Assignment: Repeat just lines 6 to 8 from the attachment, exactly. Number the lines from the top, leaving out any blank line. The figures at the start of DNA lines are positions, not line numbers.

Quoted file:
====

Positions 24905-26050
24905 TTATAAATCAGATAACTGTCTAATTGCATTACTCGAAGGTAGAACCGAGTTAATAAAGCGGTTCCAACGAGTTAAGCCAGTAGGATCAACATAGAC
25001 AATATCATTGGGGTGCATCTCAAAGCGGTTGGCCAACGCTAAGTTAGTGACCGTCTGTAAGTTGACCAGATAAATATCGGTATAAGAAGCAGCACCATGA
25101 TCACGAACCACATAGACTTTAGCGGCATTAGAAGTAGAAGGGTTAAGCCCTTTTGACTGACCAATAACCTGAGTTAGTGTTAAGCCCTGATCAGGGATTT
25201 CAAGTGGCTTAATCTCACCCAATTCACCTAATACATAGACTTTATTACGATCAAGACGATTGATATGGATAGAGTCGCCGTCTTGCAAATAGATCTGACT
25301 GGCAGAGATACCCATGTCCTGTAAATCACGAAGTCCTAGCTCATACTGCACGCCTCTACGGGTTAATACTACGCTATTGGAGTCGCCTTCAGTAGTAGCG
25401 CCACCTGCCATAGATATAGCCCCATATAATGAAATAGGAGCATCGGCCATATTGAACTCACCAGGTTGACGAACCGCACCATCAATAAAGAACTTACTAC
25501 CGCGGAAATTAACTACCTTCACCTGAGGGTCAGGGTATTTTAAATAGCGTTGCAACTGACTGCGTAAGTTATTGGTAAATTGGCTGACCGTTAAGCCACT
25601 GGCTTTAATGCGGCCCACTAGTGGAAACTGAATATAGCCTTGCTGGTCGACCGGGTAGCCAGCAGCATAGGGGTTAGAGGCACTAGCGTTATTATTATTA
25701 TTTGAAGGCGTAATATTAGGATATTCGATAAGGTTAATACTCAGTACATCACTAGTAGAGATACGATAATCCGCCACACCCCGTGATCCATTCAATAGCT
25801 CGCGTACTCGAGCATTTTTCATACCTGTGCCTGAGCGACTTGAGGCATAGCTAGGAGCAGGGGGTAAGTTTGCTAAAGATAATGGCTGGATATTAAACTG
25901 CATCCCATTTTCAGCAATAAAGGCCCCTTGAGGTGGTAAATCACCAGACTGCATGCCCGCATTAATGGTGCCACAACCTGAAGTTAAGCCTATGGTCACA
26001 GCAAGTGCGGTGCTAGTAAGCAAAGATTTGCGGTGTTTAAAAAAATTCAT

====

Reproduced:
25301 GGCAGAGATACCCATGTCCTGTAAATCACGAAGTCCTAGCTCATACTGCACGCCTCTACGGGTTAATACTACGCTATTGGAGTCGCCTTCAGTAGTAGCG
25401 CCACCTGCCATAGATATAGCCCCATATAATGAAATAGGAGCATCGGCCATATTGAACTCACCAGGTTGACGAACCGCACCATCAATAAAGAACTTACTAC
25501 CGCGGAAATTAACTACCTTCACCTGAGGGTCAGGGTATTTTAAATAGCGTTGCAACTGACTGCGTAAGTTATTGGTAAATTGGCTGACCGTTAAGCCACT